5
\$\begingroup\$

Some circuits have parallel bars on their inductor symbols such as:

Enter image description here

Does that mean the inductor is wound around a magnetic core instead of air? Is that how a differential choke is represented?

\$\endgroup\$
5
\$\begingroup\$

Typically yes. The bar is used to indicate some form of ferrous core.

enter image description here

https://www.conceptdraw.com/How-To-Guide/inductors-symbols

| improve this answer | |
\$\endgroup\$
4
\$\begingroup\$

A solid bar indicates a ferrous core (core made of a ferrous metal, such as iron).

A dashed bar indicates a ferrite core.

| improve this answer | |
\$\endgroup\$
  • \$\begingroup\$ ferrous core never heard of it. did you mean fameous? \$\endgroup\$ – cm64 Jan 18 '19 at 20:40
  • \$\begingroup\$ @cm64 What Electron means is a core made of a ferrous metal, such as iron or steel. \$\endgroup\$ – Hearth Jan 18 '19 at 20:41
  • \$\begingroup\$ yes.. iron or steel based core \$\endgroup\$ – Satish Singupuram Jan 18 '19 at 20:42
  • 2
    \$\begingroup\$ yes.. air core colis will have much more less inductance when compared to iron or ferrite core inductors. \$\endgroup\$ – Satish Singupuram Jan 18 '19 at 20:49
  • 2
    \$\begingroup\$ "Ferrous", made of ferrum, chemical symbol Fe, latin for iron. \$\endgroup\$ – Transistor Jan 18 '19 at 20:53
2
\$\begingroup\$

I see this convention for ferrites such as in the filter you show, tho I can't seem to find an official source indicating this is an official standard of some kind.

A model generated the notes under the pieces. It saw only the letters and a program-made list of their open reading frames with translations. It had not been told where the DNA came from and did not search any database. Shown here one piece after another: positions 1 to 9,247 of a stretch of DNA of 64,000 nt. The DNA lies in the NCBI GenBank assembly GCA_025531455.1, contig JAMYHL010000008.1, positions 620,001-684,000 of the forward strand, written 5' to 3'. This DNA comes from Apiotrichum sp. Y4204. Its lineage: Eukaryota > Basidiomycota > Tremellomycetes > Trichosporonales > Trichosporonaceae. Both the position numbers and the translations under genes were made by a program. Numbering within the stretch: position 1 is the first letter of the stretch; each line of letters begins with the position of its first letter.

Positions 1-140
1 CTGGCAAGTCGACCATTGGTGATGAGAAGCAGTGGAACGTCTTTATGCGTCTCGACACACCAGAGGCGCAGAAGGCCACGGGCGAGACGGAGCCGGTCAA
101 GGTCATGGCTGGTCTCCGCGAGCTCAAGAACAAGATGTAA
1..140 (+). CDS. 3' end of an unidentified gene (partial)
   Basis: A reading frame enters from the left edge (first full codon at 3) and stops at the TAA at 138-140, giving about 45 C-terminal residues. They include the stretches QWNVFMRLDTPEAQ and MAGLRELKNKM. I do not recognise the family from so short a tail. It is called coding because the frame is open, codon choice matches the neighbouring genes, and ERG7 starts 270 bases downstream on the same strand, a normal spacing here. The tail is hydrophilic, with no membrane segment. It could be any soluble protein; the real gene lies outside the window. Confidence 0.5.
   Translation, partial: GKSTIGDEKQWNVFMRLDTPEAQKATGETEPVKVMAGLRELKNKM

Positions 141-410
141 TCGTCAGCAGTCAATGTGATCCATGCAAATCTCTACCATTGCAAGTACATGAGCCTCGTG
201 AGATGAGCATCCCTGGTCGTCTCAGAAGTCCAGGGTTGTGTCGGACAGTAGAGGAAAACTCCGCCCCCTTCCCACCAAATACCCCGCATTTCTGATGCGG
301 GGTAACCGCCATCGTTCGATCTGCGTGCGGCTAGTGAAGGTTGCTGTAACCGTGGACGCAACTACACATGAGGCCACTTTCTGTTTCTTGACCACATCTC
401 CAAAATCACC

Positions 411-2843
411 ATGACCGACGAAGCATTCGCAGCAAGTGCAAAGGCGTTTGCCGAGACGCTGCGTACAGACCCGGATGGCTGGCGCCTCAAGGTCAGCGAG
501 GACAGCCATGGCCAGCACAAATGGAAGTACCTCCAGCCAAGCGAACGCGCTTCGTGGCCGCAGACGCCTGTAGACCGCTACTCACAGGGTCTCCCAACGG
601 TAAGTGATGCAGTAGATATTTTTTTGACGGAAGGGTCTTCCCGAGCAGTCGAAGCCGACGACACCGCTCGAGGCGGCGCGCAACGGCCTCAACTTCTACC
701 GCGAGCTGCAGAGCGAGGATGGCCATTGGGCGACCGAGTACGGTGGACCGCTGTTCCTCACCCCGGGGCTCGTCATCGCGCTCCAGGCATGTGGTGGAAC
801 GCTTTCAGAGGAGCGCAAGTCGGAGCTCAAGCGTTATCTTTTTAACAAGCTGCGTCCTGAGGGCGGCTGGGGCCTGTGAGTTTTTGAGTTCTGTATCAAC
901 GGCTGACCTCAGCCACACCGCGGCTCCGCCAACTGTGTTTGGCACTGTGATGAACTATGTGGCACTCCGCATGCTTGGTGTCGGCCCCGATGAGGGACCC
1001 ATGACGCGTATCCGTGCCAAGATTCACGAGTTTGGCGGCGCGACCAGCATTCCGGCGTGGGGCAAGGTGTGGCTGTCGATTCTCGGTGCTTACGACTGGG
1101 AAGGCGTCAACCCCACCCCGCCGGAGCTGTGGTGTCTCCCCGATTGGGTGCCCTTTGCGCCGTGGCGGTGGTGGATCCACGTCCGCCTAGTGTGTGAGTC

| improve this answer | |
\$\endgroup\$
1
\$\begingroup\$

Well, IEEE Std 315 specifies this symbol for an inductor with a "magnetic core":

inductor with core, symbol from IEEE Std 315

The standard doesn't show any symbols with a single bar, at least as far as I can see.

| improve this answer | |
\$\endgroup\$
  • \$\begingroup\$ When I was a boy, British laminated FeSi cores had three lines; ferrite cores were a single dashed or sometimes dotted line. \$\endgroup\$ – Michael Harvey Jan 19 '19 at 11:58
  • \$\begingroup\$ @MichaelHarvey Yes, I have also seen many variations over the years. I just wanted to point out that there really is a standard way of drawing these things. \$\endgroup\$ – Elliot Alderson Jan 19 '19 at 12:02

Your Answer

By clicking “Post Your Answer”, you agree to our terms of service, privacy policy and cookie policy

Not the answer you're looking for? Browse other questions tagged or ask your own question.